Italian, 1600
Rome, Santa Cecilia in Trastevere

In connection with one of these renovations, in 1599, her remains were examined and found to be intact. The sculptor Stefano Maderno was commissioned to carve a statue recording how it looked. He engraved a marble plaque testifying that he had reproduced exactly what he had seen. In translation it reads:
"Behold the body of the most holy virgin Cecilia, whom I myself saw lying incorrupt in the tomb. I have in this marble expressed for you the same saint in the very same posture".

Maderno’s white marble figure lies in front of the main altar of the church (which is crowned with a beautiful baldachino by Arnolfo da Cambio, which dates to around 1290). It gives dramatic testimony to Cecilia’s death. She lies, face down, on her right side. Her hair is thrown forward, revealing the deep cuts in her neck. Her fingers have been arranged to deliver a message. Three fingers of her right hand are extended, as is one finger of her left. She is signaling belief in the mystery of the Trinity, of the Three in One.
Stefano Maderno, St. Cecilia (detail)

This elegant and moving white sculpture is strikingly set into a stone framework that is a brilliant blue, like lapis lazuli, with gilded decorations of angels and the figures of other, related, saints. It stands at the beginning of the Baroque period, with its emphasis on presenting the reality of the suffering of the martyrs. 3

Stefano Maderno, St. Cecilia
Rome, Santa Cecilia in Trastevere

However, it is her association with singing and, by extension with all music, for which she is chiefly remembered. It has made her the patron saint of music and musicians and one of the best known subjects in the history of art.

Numerous paintings honor her, depicting her with a variety of instruments.  But, unlike Maderno’s simply clad figure, most of these turn her into a fantasy figure. She appears in various headgear and dress, often very elaborate and exotic. Occasionally her husband and fellow martyr, Valerianus, and his brother, Tiburtius, also martyred, appear with her.  An angel or angels may be in attendance as well. 

Artemisia Gentileschi, St. Cecilia
Italian, ca. 1616
Rome, Galleria Spada
Guido Reni, St. Cecilia
Italian, 1606
Pasadena, Norton Simon Museum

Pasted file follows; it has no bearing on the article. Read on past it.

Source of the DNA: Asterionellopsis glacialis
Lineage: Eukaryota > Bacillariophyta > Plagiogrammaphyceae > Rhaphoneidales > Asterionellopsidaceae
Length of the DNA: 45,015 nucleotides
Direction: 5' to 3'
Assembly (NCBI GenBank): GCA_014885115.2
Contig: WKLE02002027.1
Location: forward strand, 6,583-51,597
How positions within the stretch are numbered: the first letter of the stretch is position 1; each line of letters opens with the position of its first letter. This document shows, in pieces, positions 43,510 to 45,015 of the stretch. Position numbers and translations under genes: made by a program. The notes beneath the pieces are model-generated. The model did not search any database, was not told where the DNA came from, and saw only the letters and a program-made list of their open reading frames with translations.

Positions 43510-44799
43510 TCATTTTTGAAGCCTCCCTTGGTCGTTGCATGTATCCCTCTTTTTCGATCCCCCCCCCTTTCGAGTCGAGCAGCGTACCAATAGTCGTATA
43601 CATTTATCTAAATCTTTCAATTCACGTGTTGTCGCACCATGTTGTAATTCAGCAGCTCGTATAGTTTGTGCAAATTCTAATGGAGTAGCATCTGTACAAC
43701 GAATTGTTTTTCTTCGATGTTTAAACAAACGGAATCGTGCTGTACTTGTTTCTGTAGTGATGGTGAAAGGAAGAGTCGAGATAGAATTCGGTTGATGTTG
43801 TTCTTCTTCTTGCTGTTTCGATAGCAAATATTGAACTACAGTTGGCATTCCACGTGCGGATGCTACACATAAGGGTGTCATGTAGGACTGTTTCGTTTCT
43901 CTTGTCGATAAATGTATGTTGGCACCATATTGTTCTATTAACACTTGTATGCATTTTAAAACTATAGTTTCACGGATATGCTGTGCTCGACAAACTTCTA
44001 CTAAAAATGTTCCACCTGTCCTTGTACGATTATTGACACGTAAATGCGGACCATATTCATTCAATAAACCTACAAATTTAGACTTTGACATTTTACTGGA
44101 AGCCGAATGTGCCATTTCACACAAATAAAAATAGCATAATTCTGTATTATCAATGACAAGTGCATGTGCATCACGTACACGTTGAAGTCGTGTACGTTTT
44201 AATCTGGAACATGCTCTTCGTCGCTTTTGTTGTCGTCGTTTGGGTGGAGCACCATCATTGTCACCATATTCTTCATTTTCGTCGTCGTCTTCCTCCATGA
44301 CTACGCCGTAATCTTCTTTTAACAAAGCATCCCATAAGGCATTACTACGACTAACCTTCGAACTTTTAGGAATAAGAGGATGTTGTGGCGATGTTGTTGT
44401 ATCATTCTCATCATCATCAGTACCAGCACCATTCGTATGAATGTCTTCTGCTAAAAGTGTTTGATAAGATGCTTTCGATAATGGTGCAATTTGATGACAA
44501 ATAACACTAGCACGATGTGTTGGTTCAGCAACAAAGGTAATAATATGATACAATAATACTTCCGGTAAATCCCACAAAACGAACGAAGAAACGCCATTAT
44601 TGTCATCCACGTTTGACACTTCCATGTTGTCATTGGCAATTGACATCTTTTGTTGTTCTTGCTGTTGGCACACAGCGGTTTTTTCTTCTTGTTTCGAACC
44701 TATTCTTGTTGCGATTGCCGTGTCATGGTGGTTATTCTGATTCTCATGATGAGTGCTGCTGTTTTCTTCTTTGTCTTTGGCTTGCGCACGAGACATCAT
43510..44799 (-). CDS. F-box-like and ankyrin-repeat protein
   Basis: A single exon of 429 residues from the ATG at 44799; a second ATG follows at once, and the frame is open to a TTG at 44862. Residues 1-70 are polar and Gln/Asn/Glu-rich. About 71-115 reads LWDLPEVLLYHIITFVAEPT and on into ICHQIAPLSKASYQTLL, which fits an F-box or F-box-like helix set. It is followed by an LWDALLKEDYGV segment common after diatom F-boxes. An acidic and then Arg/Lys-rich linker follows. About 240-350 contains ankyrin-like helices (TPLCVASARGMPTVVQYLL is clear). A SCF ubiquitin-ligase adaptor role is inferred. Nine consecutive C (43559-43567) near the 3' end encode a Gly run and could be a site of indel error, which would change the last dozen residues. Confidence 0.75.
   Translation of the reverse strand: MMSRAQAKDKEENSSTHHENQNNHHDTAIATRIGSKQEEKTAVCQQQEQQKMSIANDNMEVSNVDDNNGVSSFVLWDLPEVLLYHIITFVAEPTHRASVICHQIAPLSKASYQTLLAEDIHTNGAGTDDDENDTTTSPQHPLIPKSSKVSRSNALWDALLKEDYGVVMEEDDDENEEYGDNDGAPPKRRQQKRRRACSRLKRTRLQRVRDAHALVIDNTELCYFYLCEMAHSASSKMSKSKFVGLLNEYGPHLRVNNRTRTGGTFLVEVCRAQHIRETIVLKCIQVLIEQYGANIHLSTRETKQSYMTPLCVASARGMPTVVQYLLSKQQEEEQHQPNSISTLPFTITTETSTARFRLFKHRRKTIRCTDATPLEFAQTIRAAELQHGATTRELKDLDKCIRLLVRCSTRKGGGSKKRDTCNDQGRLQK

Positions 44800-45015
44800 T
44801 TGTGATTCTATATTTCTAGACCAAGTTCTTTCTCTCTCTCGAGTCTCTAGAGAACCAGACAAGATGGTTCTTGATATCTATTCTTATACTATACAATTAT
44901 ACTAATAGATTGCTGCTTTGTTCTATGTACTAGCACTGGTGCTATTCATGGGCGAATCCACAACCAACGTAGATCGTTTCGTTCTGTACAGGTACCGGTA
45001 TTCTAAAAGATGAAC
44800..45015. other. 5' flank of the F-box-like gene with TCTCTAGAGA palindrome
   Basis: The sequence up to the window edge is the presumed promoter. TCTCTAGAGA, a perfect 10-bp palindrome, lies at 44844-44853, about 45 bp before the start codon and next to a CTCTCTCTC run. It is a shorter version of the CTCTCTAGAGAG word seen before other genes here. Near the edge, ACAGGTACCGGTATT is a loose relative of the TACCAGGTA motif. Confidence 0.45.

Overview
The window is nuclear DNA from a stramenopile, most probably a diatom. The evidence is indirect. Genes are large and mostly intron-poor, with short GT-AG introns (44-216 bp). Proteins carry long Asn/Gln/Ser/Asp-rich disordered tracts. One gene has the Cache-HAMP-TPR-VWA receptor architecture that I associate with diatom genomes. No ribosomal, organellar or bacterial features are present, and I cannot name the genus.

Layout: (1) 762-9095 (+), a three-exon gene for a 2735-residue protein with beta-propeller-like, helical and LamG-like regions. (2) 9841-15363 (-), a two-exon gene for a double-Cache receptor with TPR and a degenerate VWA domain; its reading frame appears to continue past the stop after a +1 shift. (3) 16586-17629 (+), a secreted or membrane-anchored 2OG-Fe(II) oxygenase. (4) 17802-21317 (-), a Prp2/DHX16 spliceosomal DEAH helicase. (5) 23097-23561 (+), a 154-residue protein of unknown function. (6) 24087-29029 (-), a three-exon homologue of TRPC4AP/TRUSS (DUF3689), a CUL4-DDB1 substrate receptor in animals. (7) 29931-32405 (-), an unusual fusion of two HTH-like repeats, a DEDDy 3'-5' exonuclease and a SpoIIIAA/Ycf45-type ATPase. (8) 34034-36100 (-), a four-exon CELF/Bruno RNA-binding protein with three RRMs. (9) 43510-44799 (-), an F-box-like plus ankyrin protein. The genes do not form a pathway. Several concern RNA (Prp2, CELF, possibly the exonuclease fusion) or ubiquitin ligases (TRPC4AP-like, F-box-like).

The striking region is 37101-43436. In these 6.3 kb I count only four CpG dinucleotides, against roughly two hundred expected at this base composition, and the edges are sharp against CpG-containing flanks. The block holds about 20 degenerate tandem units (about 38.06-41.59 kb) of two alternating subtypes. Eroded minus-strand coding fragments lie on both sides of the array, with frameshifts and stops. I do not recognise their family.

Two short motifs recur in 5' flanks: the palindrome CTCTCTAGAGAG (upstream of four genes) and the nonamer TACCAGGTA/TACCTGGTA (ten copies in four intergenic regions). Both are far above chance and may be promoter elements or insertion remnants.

Domenichino, St. Cecilia
Italian, 1617-1619
Paris, Musee du Louvre
Jacques Blanchard, St. Cecilia
French, 1630s
St. Petersburg, Hermitage Museum

Nicolas Poussin, St. Cecilia
French, c.1635
Madrid, Museo del Prado
Edward Burne-Jones, St. Cecilia
English, 1890s
Private Collection

Orazio Gentileschi, Sts. Cecilia, Valerianus and Tiburtius
Italian, ca. 1620
Milan, Brera Gallery

In addition, she has been honored in many musical compositions, such as the 1692 “Ode to St. Cecilia” by Henry Purcell (closing chorus below). Her name appears in the names of not only churches, but in the Academia di S. Cecilia in Rome, organized in 1585 as a musicians guild, as well as in numerous contemporary choral groups, orchestras, concert series. She is commemorated on November 22nd.

Hail! Bright Cecilia, Hail to thee!
Great Patroness of Us and Harmony!
Who, whilst among the Choir above
Thou dost thy former Skill improve,
With Rapture of Delight dost see
Thy Favourite Art
Make up a Part
Of infinite Felicity.
Hail! Bright Cecilia, Hail to thee!
Great Patroness of Us and Harmony!
1. Kirsch, Johann Peter. "St. Cecilia." The Catholic Encyclopedia. Vol. 3. New York: Robert Appleton Company, 1908.

2. The Golden Legend or Lives of the Saints. Compiled by Jacobus de Voragine, Archbishop of Genoa, 1275. First Edition Published 1470. Englished by William Caxton, First Edition 1483, Edited by F.S. Ellis, Temple Classics, 1900 (Reprinted 1922, 1931.)

3. Wittkower, Rudolf. Art and Architecture in Italy, 1600 to 1750, Pelican History of Art, Baltimore, Penguin Books, 1965, p. 84.

© M. Duffy, 2011